Troiola also calls attention to non-Mexican Central and South American flavors and ingredient concepts, with special attention to Peruvian cuisine. "Peru recently won the top honor as World's Leading Culinary Destination at the 2012 World Travel Awards," he remarks. "And Indian cuisine and all types of curries will continue to gain popularity."
Along with Troiola, Sterling-Rice Group, a brand strategy company, thinks sour flavors will be popular, including tart, acidic and bitter flavors such as fermented cherry juice, varietal vinegars and sour beer. Also more pickling and brining, sauerkrauts, pickles and tart flavors at restaurants. Sour and tart flavors are replacing much of the sweet, salty and fatty staples, consistent with the healthier trend.
If the bacon fad has peaked, perhaps the pendulum is swinging back to lower fat foods. "Healthier ingredients such as brown rice, high-fiber/ancient grains and vegetable broths as opposed to fatty favorites such as butter, bacon and cream" are the answers, says Troiola. "Vegetables will become a more integral part of meals with dishes such as cauliflower 'steaks,' squash noodles and celery juice cocktails."
Troiola also notes a variety of not-so-new grains that are appearing in food preparations, an observation he credits to Chicago food consulting firm Technomic. "Dishes such as polenta, couscous and bulgur were identified as some of today's hottest ethnic foods," he says. "Technomic also noted a number of grains -- quinoa, amaranth, millet, wild rice, corn, oats and buckwheat -- do not contain gluten and are being moved to the fore as part of the movement to eat gluten-free." Use of bean and ancient grain flours in place of wheat flours also can increase the nutritional profile of foods.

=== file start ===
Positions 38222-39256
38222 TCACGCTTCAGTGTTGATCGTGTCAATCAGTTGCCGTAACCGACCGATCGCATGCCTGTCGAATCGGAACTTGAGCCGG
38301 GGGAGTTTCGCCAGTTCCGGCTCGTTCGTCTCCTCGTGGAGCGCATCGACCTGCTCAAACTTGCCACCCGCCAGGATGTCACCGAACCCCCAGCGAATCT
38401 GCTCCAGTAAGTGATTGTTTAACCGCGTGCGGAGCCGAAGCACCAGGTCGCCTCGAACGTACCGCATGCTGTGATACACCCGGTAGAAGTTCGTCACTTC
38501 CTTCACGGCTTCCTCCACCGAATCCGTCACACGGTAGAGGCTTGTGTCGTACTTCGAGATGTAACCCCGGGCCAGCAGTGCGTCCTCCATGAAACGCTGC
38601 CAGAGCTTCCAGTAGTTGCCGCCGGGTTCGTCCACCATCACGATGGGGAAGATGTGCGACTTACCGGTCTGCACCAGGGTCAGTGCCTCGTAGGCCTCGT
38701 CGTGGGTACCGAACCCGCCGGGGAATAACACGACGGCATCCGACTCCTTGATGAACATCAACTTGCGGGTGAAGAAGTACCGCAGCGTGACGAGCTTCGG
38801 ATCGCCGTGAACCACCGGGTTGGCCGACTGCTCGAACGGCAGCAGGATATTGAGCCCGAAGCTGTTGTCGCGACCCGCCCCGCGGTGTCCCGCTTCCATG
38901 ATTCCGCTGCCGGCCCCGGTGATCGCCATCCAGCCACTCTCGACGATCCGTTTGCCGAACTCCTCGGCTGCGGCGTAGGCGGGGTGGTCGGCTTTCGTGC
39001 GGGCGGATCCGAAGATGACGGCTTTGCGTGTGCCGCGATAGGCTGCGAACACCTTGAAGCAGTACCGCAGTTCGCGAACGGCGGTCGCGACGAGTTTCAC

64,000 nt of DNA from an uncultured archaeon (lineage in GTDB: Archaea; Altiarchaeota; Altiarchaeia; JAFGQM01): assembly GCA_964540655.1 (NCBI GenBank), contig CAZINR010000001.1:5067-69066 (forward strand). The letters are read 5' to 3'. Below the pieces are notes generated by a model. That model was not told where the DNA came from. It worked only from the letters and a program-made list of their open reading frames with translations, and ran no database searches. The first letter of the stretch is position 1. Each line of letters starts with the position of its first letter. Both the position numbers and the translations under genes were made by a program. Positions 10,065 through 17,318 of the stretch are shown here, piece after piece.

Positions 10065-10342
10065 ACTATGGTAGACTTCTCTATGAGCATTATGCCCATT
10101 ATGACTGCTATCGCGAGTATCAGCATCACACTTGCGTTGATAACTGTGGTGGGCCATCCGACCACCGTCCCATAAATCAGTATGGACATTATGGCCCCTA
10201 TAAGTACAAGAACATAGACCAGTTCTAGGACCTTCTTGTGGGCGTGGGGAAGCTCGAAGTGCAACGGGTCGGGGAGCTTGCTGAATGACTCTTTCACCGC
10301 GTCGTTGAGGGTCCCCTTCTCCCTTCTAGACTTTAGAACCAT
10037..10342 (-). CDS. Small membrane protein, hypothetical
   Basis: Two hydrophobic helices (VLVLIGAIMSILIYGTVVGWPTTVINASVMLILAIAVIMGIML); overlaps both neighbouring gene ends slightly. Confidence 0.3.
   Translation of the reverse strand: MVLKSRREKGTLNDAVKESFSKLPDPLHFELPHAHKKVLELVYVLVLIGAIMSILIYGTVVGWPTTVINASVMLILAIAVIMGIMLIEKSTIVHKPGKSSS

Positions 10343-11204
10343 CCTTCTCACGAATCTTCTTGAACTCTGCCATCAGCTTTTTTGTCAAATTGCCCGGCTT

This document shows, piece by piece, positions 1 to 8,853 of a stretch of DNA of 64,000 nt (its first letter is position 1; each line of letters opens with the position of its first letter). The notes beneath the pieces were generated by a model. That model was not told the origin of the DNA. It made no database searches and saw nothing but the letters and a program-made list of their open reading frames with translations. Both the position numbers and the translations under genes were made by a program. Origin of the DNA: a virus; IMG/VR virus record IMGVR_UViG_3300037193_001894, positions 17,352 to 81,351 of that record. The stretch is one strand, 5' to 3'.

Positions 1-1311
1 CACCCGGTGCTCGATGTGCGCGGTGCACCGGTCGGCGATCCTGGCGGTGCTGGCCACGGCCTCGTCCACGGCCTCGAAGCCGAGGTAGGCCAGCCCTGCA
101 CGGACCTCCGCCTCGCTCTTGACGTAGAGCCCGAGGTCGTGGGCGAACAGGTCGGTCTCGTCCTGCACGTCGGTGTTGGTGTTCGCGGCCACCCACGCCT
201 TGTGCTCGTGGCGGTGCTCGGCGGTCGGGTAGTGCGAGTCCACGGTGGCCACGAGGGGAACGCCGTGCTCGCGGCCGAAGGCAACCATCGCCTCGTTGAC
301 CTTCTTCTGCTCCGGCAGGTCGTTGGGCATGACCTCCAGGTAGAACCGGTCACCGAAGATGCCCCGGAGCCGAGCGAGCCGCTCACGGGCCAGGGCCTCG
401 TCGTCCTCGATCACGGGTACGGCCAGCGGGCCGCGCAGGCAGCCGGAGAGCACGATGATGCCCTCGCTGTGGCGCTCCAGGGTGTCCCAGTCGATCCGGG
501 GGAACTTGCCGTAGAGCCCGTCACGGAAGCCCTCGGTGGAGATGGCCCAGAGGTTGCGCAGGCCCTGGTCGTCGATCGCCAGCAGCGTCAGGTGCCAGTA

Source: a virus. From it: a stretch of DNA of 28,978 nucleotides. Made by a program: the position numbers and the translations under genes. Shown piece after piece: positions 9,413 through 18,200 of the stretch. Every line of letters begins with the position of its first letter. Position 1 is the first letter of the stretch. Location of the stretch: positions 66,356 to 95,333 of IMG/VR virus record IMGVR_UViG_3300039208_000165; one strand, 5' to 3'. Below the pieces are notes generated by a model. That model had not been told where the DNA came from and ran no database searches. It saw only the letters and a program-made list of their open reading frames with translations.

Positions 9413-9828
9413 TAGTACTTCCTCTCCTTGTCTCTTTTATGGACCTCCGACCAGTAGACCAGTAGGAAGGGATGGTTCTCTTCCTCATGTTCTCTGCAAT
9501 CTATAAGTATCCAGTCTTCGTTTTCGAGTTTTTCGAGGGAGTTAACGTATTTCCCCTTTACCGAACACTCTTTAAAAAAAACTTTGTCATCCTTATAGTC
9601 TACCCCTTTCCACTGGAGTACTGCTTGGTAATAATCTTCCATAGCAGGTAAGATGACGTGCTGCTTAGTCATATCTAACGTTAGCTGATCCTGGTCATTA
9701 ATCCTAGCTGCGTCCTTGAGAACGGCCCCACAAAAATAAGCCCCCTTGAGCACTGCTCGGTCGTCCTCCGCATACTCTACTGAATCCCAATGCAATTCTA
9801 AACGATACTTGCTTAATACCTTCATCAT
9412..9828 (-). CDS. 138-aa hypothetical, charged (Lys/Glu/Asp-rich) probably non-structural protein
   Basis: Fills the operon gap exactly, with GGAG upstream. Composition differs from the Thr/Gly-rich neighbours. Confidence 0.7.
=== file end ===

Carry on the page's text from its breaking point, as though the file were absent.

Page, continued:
Pea flour is another gluten-free substitute; it's high in protein, too. Other flours acknowledged by Troiola are bean flours, such as those from sweet lupin, cici, yellow peas, habas (dried green lima), pintos and black beans, and ancient grain flours from millet, quinoa, amaranth and others.
Sustainable fish, a trend that started with farm-raised salmon and shrimp, moved on to tilapia and now to swai and barramundi. The latter is the perfect solution for processors making ready-to-eat fish dishes and answers controversies over fish farming and overfishing. Making use of specialized tanks, barramundi farming does not spoil the water table or allow waste to escape into streams. For that reason it's a trend to keep an eye on as it has experienced a sudden rise only in the past half year or so.
That interest in foods and ingredients supporting a healthy lifestyle will continue to grow has never been more apparent. The trends for the coming year, while no doubt subject to whim and fashion, do have an underpinning of practicality. It will be hard to bet against health, clean labels, increased diversity and sustainability.
This article originally appeared in the January 2013 issue of Food Processing Magazine.